Here's a diagram of how the revenue form a TIF district is apportioned out over the life of the district:
So - what's the big deal?
The TIF program has spread like a virus through out the city and now there are 155 TIF covering something like 40% of the city's total footprint.
In 2007, according to Cook County Clerk David Orr, the city's TIF districts threw off $555,310,568.
That was an 11% increase over the previous year's revenue. The additional 247 districts in suburban Cook County generated $336,310,568 in property tax revenues.
That means that all TIF districts inside Cook County generated a staggering total of $892 million in 2007. THAT'S a really big deal. TIFs have siphoned off $3.061 billion in property taxes from the city budget since 1986. Citizens feel they have a right to know the who, what and why of where that money has went.
Lead attorney for the Fix Wilson Yard law suit, Thomas Ramsdell, spoke at the community meeting. His team has filed some 90 requests for documents trying to "pierce the veil of secrecy and to determine where the money is going" and to re-construct the decisions which created the project in the first place. Calling the eligibility study done to justify the TIF and the public subsidy " a sham," Ramsdell asserts that the transfer of such a valuable property for the reported price of $6 million amounts to a fire sale and makes no sense given the unique size and location of the parcel.
Fix Wilson Yard's web site lists its objections to the project:
Failed Housing Model: The misguided housing model of the past, all low-income housing in high and mid-rise buildings, is being torn down everywhere else, so why is it being built here? Uptown currently has 6,000 units of subsidized housing (25% of all rental units). Similar projects have been recognized as magnets for crime and safety problems.
Criminal Activity: Uptown has an ongoing problem with drug traffickers and gang recruiters/members easily accessing our neighborhood from Lake Shore Drive. The placement of this proposed development will act as a beacon for drug traffickers and gang members, increasing criminal activity in Uptown and endangering all residents.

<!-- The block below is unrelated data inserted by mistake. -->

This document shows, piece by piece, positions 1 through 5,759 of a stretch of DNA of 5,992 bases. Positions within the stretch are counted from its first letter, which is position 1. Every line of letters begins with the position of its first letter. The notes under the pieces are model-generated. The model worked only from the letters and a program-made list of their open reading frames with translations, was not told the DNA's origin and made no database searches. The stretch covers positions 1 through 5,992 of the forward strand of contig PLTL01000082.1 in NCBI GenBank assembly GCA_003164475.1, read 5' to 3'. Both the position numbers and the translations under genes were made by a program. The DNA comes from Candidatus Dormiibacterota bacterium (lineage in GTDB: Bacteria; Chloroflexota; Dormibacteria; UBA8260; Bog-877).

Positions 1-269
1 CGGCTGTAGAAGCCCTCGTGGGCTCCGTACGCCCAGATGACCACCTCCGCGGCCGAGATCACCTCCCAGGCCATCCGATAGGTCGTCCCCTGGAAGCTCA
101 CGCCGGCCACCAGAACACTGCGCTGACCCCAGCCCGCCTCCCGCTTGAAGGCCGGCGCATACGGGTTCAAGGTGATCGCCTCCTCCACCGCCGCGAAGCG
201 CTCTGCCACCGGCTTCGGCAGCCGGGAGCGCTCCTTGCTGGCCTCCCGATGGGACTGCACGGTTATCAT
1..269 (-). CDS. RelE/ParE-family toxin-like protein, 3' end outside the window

Lost Economic Development & Community Retail: This plan which should have been the gateway for Uptown's commercial district fails to continue the organic flow of Broadway retail development we see just north of Leland in the 48th ward. Instead it brings dead, negative space with high empty walls and narrow sidewalks that discourage pedestrian traffic.
Poor Urban Planning: The project is dramatically out of scale with the neighborhood. Planning elevations show the housing will be ten stories of sheer brick walls that overpower Montrose from Broadway to the Red-line tracks, and Broadway from Montrose to Sunnyside. Design standards typically used to create safe welcoming spaces were ignored.
Traffic Congestion: The City's traffic study was conducted in September, not during the peak summer months.
Mismanagement of TIF Funds:
The Wilson Yard TIF is funding almost 35% of the project, well above the mandated guidelines for a TIF. These are your tax dollars. You are paying for this grossly mismanaged project to the tune of:
-Low-income Building 1--$458,076 construction cost per unit
-Low-income Building 2--$330,610 construction cost per unit
Higher Property Taxes:
In addition to paying over $50 million into the Wilson Yard TIF fund, local property owners will shoulder an even greater tax burden in the future when they are forced to take up the slack of tax breaks given to the housing development. This project will also cause additional strain on the infrastructure and city services without it financially contributing to the community."
Cook County Commissioner Mike Quigley is no fan of TIFs. Writing for the online news site Progress Illinois in July of 2008 he said: